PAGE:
BEIJING – Asian stock markets were mixed Monday after crude prices surged following an attack on Saudi Arabia’s biggest oil processing facility.
Hong Kong’s benchmark tumbled 1.1% while Seoul advanced and Shanghai and Sydney were little-changed. Japanese markets were closed for a holiday.
The Shanghai Composite Index was unchanged at 3,030.82 as trading resumed following a three-day holiday weekend. Sydney’s S&P-ASX 200 was up 2 points at 6,670.01.
Seoul’s Kospi gained 0.5% to 2,060.06 while markets in Southeast Asia retreated.
The benchmark U.S. crude price jumped more than $5 per barrel following the attack on oil producer Saudi Aramco’s Abqaiq facility, for which Yemeni rebels claimed responsibility. Brent crude, the international standard, was up $6 after spiking nearly $8 at one point.
The jump in crude prices hurt airline stocks and other businesses with big fuel bills and put upward pressure on inflation expectations. At the same time, higher prices are a boost to oil exporters such as Malaysia and temporarily pushed up share prices for crude producers.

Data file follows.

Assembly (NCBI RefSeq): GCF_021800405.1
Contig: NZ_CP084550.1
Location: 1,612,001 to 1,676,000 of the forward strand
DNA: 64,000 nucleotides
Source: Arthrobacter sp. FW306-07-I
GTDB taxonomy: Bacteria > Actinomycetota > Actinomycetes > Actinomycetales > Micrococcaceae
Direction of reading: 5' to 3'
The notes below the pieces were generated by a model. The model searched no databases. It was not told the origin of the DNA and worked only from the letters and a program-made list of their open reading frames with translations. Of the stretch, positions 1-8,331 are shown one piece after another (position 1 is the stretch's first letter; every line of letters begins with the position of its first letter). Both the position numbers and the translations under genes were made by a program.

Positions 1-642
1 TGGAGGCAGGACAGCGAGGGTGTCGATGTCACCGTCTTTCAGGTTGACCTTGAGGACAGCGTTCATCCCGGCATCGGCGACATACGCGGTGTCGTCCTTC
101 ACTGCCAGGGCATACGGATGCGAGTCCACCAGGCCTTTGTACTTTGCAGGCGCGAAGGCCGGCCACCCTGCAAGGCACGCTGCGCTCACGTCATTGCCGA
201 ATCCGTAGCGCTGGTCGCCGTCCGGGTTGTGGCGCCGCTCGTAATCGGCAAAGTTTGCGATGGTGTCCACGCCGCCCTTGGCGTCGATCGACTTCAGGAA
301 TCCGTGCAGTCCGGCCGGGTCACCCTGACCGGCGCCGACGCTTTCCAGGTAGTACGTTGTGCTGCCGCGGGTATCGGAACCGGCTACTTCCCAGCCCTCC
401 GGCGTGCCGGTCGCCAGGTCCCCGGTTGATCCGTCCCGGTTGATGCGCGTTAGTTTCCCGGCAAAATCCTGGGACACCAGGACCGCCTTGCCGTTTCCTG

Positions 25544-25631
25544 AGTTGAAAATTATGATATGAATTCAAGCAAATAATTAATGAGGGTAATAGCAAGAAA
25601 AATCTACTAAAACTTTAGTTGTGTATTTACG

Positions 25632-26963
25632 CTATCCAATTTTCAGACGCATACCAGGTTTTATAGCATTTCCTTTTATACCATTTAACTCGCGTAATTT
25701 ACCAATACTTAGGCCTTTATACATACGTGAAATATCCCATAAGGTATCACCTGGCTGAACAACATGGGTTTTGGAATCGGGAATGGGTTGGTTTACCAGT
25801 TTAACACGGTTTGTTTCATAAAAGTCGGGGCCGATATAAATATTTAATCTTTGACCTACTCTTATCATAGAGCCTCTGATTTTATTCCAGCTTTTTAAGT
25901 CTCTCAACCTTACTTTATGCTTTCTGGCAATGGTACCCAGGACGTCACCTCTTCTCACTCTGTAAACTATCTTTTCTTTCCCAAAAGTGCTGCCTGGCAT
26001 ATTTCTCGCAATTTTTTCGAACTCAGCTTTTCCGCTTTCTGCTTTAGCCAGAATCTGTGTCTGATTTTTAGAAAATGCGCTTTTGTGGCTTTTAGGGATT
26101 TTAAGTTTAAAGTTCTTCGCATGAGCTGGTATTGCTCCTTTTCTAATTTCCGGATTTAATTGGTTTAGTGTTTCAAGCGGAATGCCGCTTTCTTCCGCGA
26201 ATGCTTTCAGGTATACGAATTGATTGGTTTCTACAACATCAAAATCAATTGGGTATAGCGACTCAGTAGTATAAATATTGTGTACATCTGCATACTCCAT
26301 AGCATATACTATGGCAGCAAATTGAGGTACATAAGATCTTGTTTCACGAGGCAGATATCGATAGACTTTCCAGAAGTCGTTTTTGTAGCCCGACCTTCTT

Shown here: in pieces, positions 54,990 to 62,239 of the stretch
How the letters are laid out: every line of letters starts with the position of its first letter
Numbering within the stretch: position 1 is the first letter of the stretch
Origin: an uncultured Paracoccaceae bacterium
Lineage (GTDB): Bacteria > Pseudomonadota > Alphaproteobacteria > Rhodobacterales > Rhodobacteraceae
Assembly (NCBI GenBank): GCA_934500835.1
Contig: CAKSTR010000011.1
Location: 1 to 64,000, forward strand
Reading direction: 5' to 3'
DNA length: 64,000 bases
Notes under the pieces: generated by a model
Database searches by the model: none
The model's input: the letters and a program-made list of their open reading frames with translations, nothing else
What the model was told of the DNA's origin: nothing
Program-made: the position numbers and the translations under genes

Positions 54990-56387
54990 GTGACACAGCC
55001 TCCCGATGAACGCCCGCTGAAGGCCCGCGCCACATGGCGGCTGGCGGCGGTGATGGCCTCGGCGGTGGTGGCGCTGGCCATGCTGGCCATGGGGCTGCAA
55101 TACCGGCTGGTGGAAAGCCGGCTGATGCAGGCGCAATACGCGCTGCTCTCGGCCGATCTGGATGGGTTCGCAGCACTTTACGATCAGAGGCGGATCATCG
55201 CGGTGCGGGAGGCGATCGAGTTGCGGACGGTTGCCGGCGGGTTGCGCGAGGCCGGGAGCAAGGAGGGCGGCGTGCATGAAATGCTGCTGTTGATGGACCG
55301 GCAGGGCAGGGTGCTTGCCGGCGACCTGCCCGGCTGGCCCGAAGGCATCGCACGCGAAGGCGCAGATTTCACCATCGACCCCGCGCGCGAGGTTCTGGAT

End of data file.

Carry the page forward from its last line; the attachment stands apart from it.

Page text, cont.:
“This is obviously not a good day if you are an oil importer,” said Christ Weston of Pepperstone Group in a report.
“This isn’t just a question of who or even what actually caused the attacks, but some have questioned whether we will we see further attacks and Saudi infrastructure is vulnerable,” said Weston.
The Hang Seng index declined to 27,040.47 points following more weekend anti-government protests. The Hong Kong airport reported passenger traffic fell 12% in August from a year ago, a sign demonstrations that began three months ago are starting to have an economic impact.
“Oil ructions aside, investors would have already been nervous today in Asia as a belligerent China returns from holiday,” Jeffrey Halley of Oanda said in a report.
Investor anxiety about the U.S.-Chinese tariff